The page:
Can You Still Fly with a Miniature Horse on an Airplane
The term “service animal” can cause uncertainty among anyone not familiar with its legal definition. This can result in conflict when it comes to expectations and accommodations in public or with airline travel. As currently stipulated by the Americans with Disabilities Act (ADA), a service animal is defined as a dog specifically trained to perform tasks that assist its handler.
A fully-trained service dog is covered under the Air Carrier Access Act (ACAA) and allowed to travel on board an airline with its handler. Any other animal is not protected by the ACAA and classified as a pet under federal law.
Not everyone considers dogs to be the only animal that warrants classification as service animals. Many people with disabilities rely on miniature horses as service animals to perform specific tasks to assist them. Until recently, some airlines did accommodate miniature horses to travel with their handler in the airplane’s cabin. But due to growing controversy in terms of people bringing pets onboard planes, the U.S. Department of Transportation (DOT) has amended the ACAA. Miniature horses are no longer protected by federal law to fly with their handler in the cabin.
Only Dogs Recognized as Service Animals
As of January of 2021, the DOT has implemented new regulations on the air travel of service animals. This ruling is intended to both protect the public’s safety and the accessibility of people with disabilities. The new ruling only accepts dogs as service animals and excludes all other animal species, regardless of their handler’s disability or the tasks they perform to mitigate the disability.
A service animal can be any dog breed specifically trained to do work or tasks to assist an individual with a physical, emotional, mental, or other disability. Any other animal is recognized as a pet and must adhere to the airline’s policies for pets.
Why Are Miniature Horses Not Allowed to Fly as Service Animals?
The DOT did consider a proposal to recognize miniature horses, among other species, as service animals. Miniature horses can be trained and be beneficial to certain handlers in ways that may be preferable to dogs. For example, miniature horses are an alternative for handlers who are allergic to dogs. They also have a longer lifespan, provide greater physical stability, and possess a very calm nature.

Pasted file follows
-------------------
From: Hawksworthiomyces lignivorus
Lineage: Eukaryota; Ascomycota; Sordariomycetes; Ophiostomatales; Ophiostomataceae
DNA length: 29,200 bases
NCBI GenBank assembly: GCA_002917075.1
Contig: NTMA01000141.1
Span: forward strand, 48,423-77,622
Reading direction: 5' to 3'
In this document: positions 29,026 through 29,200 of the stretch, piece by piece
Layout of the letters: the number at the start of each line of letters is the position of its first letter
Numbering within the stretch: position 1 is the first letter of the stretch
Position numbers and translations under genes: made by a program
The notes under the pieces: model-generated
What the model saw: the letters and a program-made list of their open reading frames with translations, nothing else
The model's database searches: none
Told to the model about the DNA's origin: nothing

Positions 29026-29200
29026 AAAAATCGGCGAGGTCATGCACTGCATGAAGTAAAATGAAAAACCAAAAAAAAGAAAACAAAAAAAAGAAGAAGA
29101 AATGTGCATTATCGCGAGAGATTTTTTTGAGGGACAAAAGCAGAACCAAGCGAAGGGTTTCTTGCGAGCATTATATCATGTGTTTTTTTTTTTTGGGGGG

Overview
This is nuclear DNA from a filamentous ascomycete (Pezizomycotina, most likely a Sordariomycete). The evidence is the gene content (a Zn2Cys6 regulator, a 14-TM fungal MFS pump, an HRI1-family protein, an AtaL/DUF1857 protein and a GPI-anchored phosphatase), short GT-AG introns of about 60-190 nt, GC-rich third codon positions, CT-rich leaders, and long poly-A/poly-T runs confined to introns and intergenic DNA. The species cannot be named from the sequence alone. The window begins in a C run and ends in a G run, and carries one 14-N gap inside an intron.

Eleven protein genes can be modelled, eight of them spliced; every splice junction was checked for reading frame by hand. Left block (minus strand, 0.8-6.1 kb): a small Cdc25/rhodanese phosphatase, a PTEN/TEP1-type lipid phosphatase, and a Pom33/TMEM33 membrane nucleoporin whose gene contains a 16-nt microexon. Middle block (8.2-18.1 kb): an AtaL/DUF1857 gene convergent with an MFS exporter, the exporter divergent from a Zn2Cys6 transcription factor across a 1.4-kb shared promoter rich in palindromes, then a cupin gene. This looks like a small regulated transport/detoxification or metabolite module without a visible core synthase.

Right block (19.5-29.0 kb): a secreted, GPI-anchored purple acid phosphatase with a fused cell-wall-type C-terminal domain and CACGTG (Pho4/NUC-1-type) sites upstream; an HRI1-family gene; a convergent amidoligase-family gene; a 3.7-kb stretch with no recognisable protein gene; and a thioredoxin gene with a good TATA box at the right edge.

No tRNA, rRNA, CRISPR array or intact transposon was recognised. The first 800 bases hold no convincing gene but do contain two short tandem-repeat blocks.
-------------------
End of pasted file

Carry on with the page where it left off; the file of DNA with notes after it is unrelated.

However, the DOT’s decision reflects the fact that service animals most commonly are dogs. In addition, dogs are suited to air travel due to their focus on performing tasks in public settings. There is logic to this ruling, and it helps ensure the safety of fellow passengers and flight crews. Service dogs are required to be harnessed or leashed when in an aircraft cabin. Larger animals, such as miniature horses, may pose safety risks to those on board and to the animal itself in an aircraft cabin.
Individual airlines can choose to transport other animals, including miniature horses, for free in the cabin to accompany a person with disabilities. However, if the service animal is not a dog, there are no guaranteed protections or accommodations under federal law for the animal or its handler. Service animals other than a dog is considered a pet and subject to the airline’s pet policies.
While federal law states that miniature horses are not accepted service animals for air travel, there might be a chance that an airline’s assistance animals policy overwrites the rules. Therefore, any individual with disabilities who is assisted by a service miniature horse should thoroughly check the airline’s policy before making travel arrangements.